Massage & Bodywork

MAY | JUNE 2021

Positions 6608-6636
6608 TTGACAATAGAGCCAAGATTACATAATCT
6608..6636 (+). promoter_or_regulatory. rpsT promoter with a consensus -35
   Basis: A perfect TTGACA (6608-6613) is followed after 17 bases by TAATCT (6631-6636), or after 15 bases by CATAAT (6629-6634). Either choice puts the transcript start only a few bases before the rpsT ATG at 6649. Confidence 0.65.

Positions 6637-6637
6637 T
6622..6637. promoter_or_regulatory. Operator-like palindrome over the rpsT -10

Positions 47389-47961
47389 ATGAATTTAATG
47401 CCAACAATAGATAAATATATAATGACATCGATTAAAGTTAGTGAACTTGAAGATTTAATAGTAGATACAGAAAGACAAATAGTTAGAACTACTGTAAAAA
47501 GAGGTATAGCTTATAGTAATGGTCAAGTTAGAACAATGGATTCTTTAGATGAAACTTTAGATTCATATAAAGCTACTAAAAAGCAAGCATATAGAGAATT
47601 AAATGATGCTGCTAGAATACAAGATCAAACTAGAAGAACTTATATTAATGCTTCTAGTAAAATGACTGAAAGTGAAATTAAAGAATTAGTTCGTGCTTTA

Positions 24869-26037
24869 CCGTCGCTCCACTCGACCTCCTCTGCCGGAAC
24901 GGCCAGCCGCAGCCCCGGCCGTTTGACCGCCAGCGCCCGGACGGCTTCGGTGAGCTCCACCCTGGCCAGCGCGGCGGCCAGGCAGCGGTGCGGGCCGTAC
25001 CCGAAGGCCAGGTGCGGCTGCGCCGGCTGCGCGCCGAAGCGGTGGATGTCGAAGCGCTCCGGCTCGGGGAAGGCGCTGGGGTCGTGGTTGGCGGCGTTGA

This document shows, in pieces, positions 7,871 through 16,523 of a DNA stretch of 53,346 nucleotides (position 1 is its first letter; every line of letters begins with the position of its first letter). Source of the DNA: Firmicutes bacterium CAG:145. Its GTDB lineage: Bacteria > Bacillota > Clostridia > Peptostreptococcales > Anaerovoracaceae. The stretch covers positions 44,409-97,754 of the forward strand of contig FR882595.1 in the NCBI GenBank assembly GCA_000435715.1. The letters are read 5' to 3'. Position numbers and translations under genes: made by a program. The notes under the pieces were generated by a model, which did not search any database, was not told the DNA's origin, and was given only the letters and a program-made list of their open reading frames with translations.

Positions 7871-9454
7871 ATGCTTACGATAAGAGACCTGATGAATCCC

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L i s te n to T h e A B M P Po d c a s t a t a b m m /p o d c a s t s o r w h e reve r yo u a cce s s yo u r favo r i te p o d c a s t s 25 "That's not good. What in the world happened?" I asked as soon as I saw Mr. R. struggle to rise from the waiting room chair. "Not fun," he answered. "I had a battle with a stairway." "It looks like the stairs won," I said. "Big time," Mr. R. admitted. "I slipped, and as I was falling, I turned to the right to grab the banister and catch myself. I missed and slammed into the steps with the right side of my back. It was a pretty good jolt." "How long ago did this happen? Have you been to the doctor?" I inquired. "I fell about 10 days ago and, yes, I did have it checked out. I was afraid I broke a rib, but the X-rays were fine." "Any pain when taking a breath?" I asked. "Nope. It only hurts if I cough or sneeze, and luckily, I have only done that once." "What about any movement restrictions?" "Getting in and out of bed is terrible, and, as you saw, getting up from a chair is no picnic either. It seems like anything that involves rotation of my spine really hurts." "Well, the major muscles of rotation are located right where the impact from the stairs hit your ribs. Let's have a look," I said. Mr. R. carefully and painfully climbed onto my treatment table. Since the impact was on his right lower rib cage, I had him lie on his left side. Suspecting the area of the right internal oblique was the epicenter, I decided to begin there, but proceeded very cautiously. Surprisingly, not much was tender. "Anything here?" I asked, as I explored more of the area. "Not really," he answered. That seemed surprising. To confirm my palpation was correct, I asked Mr. R. to rotate his upper body to the right, engaging the internal oblique muscle. I stabilized him so the muscle engaged but no movement of the skeleton occurred. I clearly felt the muscle engage, but the contraction wasn't painful. best practices | TABLE LESSONS Trajectory of Treatment BY DOUG NELSON This was curious, given the impact and the presentation of his symptoms. Exploring a movement component, I passively rotated his upper body gently to the right and anticipated his protective response. None came. As I passively moved his thoracic spine into left rotation, he winced in pain. At that point, I attempted to passively create lateral flexion of his spine to the right. It was painful. And now the picture was getting clearer. "Could you rotate your upper body to the right, but elevate your right shoulder at the same time?" I asked. He had no pain in doing so. When I asked him to rotate to the right, but initiate the motion by elevating his right hip, it elicited a painful response. The likely reason for his pain was now clear—an inflammation of the mechanoreceptors in the lower thoracic facet joints due to the impact of the fall. My treatment approach was to alternate movements that open these facets with massage approaches that maximize fluid exchange in the area. As our session ended, I explained to Mr. R. what I thought was possibly the cause of his pain, how that fits with the mechanics of the fall, and why certain movements were painful. "What should I do at home?" Mr. R. asked. "Remember the position I put you in that was so comfortable? Do that as often as possible and also laterally flex to the left, which should only feel like a nice comfortable stretch. If I am correct about what is going on, you should notice a small decrease in pain over the next two days, with a noticeable change after the third day. If that isn't what happens, I'm probably off base and we will totally rethink the approach. Let's connect in four days." Mr. R. followed my suggestions, and the pain did indeed decrease markedly after the third day—so much so that an additional session wasn't needed as the pain continued to improve with each passing day. The lesson here? When clients present with a range of symptoms, we attempt to make sense of all the information they reveal with a model of understanding that makes the pieces fit together. If we are correct in our understanding and how our treatment approach interacts with the process, we should also have some idea about the trajectory of the client's posttreatment experience going forward. After all, the goal of treatment is to alter the natural course of events, meaning that massage should speed recovery far faster than time alone could do. In Mr. R.'s case, the outcome matched my expectations, confirming my assessment and approach was likely correct. In fact, Mr. R. explained what we had done and why during a follow-up consult with his doctor. When Mr. R. asked if that made sense, his doctor replied, "I think the results speak for themselves." Even better, I've since had two referrals from his physician! Douglas Nelson is the founder and principal instructor for Precision Neuromuscular Therapy Seminars, president of the 16-therapist clinic BodyWork Associates in Champaign, Illinois, and past president of the Massage Therapy Foundation. His clinic, seminars, and research endeavors explore the science behind this work. Visit, or email him at•

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